pression Thomas Cranmer was born at tion, Moderation, and a grave Arflochton in Nottinghamshire, im- Resolution, equally above the mediately derived from that an- Frowns or Smiles of Fortune ; tient Family, of Cranmer-hall in but he, espoufing a Wife, quitLincolnshire. He was bred at ted his Fellowship, left the ColJesus College, where he was lege, and retired to BuckingFellow, and highly esteemed for ham-house, where he at once prehis Learning and other excellent pared himself and others for pubQualifications, insomuch, that lick Employments, and accord. Cardinal Wolfey, hearing of his ingly was recommended to King Fame, was as desirous to transplant Henry the VIIIth, as appears ahim for an Ornament to Oxford, bove: Thus much for his Origias Bishop Fisher was to detain nal.--. It is said, Dr. Cranmer, an him in Cambridge, because he eminent Physician at Kingston in was eminent for the Arts, more Surry, and Mr. Cranmer, a Banespecially for Divinity, and ker in Fleet-street, London, are most of all for his Sobriety, descended from a Branch of Temperance, Meekness, Discre- this noble and antient Family,
preffion which shewed more the King's Extacy than his Gentility : But as Cranmer well explained what he had but juit hinted at Table, it fo gained the King's Esteem, that from that Moment he was ordered to follow the Court.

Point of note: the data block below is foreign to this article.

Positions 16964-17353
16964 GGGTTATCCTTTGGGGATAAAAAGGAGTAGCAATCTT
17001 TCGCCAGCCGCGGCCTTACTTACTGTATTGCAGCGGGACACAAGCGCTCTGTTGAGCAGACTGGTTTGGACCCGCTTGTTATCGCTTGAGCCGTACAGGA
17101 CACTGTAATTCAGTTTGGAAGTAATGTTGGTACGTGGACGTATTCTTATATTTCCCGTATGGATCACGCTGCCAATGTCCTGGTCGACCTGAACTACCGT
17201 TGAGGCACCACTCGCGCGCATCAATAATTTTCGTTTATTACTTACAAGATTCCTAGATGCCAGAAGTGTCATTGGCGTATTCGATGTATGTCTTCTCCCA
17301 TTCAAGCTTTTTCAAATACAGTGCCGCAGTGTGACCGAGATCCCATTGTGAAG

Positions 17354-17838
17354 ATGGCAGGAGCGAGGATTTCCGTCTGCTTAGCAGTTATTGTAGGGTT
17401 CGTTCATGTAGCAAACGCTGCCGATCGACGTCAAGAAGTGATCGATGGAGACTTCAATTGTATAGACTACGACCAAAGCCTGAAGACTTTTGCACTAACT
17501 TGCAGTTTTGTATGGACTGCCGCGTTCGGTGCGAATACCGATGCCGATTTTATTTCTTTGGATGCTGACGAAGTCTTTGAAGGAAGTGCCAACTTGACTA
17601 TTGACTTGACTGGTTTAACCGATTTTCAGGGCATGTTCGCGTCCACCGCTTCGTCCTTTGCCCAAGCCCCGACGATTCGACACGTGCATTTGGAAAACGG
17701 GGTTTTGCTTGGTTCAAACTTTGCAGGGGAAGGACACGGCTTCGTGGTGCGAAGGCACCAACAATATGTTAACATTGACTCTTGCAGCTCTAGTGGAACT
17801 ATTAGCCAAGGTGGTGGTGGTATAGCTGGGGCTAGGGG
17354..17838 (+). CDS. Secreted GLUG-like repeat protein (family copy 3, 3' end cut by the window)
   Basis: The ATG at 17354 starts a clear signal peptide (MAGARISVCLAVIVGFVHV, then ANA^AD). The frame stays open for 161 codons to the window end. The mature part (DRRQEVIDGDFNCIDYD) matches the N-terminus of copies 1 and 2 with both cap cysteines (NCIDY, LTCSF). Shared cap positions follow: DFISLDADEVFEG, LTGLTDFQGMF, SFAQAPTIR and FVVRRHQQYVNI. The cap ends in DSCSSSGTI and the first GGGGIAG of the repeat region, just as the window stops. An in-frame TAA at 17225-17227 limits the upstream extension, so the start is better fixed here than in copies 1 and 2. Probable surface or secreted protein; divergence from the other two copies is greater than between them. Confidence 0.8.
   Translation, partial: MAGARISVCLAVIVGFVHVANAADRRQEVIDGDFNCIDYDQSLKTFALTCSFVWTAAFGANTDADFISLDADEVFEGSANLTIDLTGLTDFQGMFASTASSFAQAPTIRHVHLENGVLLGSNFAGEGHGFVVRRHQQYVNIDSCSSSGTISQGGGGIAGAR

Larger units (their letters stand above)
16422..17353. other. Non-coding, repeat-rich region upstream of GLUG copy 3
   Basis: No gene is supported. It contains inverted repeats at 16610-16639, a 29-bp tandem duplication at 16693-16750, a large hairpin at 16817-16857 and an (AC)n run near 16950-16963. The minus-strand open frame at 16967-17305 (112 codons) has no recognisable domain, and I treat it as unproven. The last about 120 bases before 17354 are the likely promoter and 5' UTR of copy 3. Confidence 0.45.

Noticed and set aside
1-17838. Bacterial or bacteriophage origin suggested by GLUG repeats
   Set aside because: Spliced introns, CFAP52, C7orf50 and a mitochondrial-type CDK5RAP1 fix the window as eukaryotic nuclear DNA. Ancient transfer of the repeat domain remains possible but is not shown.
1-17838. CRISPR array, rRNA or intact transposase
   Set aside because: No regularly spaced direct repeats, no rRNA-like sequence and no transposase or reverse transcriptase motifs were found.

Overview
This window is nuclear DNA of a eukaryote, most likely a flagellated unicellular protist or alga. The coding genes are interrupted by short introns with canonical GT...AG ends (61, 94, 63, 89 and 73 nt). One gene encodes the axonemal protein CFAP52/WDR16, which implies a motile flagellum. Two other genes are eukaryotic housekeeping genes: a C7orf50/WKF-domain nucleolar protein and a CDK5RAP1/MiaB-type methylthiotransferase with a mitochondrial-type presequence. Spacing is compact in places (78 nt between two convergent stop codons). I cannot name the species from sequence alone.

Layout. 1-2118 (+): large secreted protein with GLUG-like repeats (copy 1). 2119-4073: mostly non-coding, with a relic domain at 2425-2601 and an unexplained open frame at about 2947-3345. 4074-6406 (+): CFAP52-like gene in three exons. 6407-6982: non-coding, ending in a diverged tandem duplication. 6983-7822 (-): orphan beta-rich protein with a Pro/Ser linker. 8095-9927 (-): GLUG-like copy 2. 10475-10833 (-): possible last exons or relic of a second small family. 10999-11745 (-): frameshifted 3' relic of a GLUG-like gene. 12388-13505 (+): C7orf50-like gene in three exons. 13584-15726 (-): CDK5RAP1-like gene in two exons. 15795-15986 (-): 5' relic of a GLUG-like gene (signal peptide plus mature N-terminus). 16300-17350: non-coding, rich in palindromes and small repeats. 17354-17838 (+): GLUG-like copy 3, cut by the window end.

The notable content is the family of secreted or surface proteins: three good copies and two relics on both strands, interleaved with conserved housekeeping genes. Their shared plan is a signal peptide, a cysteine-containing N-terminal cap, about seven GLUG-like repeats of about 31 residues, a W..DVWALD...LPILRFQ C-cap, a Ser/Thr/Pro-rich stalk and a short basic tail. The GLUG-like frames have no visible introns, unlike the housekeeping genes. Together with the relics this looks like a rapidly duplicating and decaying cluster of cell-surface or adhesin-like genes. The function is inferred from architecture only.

As Wolsey did not set out with the Court, there are several Letters in the Exchequer Record-office, from Gardiner to Wolsey, couched in the most respectful Terms, giving him an Account of his Majesty's Progress, and particularly Gardiner tells Wolsey, in one of them dated from Waltham, that the King was very merry, which we presume was owing to the Advice that was given him by Cranmer.
After Matters were settled in respect Commissioners
to the Steps that were necessary to be fent to foreign taken upon
Cranmer's Advice, CommisUniversities.
, sioners were immediately dispatched to several foreign Universities, with the State of the King's Case, who fo well executed the Trust reposed in them, that they procured in Writing the Opinion of several of those Universities, besides that of many great Lawyers, That the King's Marriage was unlaceful, which different Certificates are to be met with at large in Rymer's Fædera, Burnet, Speed, and other Authors. Sleaden upon this Occasion remarks, “ That the